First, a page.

But my comment is a bit tongue in cheek too.

        • Kodie

          How would you measure it?

          But let’s say you you’ve already determined

          See, your idea is to already do this one time and then just to be difficult, prove you can put the items in backwards by taking a long time to do it.

          Or would you calculate the volume of every item, or just accept you can’t put as many rocks in after you already put in too much sand, take it all out and try to fit it in backwards? NO. You’re going to start with the big stuff.

        • OverlappingMagisteria

          “…and then just to be difficult, prove you can put the items in backwards by taking a long time to do it.”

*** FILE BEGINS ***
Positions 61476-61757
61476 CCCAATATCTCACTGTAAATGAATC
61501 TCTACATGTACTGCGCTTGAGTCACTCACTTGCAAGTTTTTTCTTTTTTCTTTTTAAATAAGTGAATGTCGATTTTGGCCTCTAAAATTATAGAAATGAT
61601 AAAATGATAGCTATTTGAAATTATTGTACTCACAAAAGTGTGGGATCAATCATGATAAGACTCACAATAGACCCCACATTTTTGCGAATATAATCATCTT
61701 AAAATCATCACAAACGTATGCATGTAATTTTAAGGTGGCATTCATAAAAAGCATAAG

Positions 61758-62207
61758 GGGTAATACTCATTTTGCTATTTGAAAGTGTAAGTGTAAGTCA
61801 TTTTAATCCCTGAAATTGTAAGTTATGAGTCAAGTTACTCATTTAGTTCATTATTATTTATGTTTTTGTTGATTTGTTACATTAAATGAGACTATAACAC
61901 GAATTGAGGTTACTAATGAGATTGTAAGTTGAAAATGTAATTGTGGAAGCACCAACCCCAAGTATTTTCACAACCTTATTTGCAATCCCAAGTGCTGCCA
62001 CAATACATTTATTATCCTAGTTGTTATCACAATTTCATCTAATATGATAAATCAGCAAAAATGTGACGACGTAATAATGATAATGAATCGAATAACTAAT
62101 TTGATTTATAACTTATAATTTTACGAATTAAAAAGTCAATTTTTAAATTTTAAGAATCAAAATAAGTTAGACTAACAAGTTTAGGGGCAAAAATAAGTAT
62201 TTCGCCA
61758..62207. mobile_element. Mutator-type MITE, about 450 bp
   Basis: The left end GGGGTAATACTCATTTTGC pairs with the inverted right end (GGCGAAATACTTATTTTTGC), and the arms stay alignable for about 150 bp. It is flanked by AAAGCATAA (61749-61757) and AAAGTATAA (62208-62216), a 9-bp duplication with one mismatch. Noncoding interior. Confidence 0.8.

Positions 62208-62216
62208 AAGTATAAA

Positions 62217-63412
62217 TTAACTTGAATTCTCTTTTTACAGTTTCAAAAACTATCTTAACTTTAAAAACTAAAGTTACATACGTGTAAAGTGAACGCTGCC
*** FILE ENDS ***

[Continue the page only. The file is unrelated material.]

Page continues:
Oh absolutely I’m being difficult! 🙂 I was in a silly mood with my first post and thought it would be fun to over-analyze the illustration in parable. Of course, the moral of the parable is a great one: prioritize the important things in life. Whether the illustration with the jar can be gamed in some convoluted manner is not really relevant to the point of the parable.

  • Greg G.

    This may be off-topic for any particular article but not so much for the overall topic, but I can’t resist sharing this cartoon I saw on Facebook:

    • He was underneath the couch cushions the whole time!

      (Or behind the curtains. Damn–the dude’s tougher to find than Waldo!)

      • Greg G.

        It’s the white and gold toga that makes him hard to see.

        • Dear Lord, are you blind?? It’s blue and black!